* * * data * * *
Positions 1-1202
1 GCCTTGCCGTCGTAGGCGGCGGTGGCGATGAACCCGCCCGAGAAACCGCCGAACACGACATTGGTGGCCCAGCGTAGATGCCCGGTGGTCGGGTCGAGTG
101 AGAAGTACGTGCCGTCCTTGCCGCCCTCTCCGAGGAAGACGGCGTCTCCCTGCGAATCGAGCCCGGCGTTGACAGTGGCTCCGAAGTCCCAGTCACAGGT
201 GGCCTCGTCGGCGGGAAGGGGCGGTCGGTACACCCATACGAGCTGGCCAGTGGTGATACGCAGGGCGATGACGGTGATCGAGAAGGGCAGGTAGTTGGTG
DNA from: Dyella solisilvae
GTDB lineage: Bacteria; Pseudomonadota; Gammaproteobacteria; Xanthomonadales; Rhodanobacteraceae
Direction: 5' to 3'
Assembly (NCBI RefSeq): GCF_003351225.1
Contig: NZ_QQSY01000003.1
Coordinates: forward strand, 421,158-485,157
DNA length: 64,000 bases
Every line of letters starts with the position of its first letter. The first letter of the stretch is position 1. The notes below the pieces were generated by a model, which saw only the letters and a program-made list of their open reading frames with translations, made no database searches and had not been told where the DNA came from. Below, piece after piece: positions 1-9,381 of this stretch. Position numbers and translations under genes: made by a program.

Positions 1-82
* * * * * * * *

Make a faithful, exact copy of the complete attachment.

Positions 1-1202
1 GCCTTGCCGTCGTAGGCGGCGGTGGCGATGAACCCGCCCGAGAAACCGCCGAACACGACATTGGTGGCCCAGCGTAGATGCCCGGTGGTCGGGTCGAGTG
101 AGAAGTACGTGCCGTCCTTGCCGCCCTCTCCGAGGAAGACGGCGTCTCCCTGCGAATCGAGCCCGGCGTTGACAGTGGCTCCGAAGTCCCAGTCACAGGT
201 GGCCTCGTCGGCGGGAAGGGGCGGTCGGTACACCCATACGAGCTGGCCAGTGGTGATACGCAGGGCGATGACGGTGATCGAGAAGGGCAGGTAGTTGGTG
DNA from: Dyella solisilvae
GTDB lineage: Bacteria; Pseudomonadota; Gammaproteobacteria; Xanthomonadales; Rhodanobacteraceae
Direction: 5' to 3'
Assembly (NCBI RefSeq): GCF_003351225.1
Contig: NZ_QQSY01000003.1
Coordinates: forward strand, 421,158-485,157
DNA length: 64,000 bases
Every line of letters starts with the position of its first letter. The first letter of the stretch is position 1. The notes below the pieces were generated by a model, which saw only the letters and a program-made list of their open reading frames with translations, made no database searches and had not been told where the DNA came from. Below, piece after piece: positions 1-9,381 of this stretch. Position numbers and translations under genes: made by a program.

Positions 1-82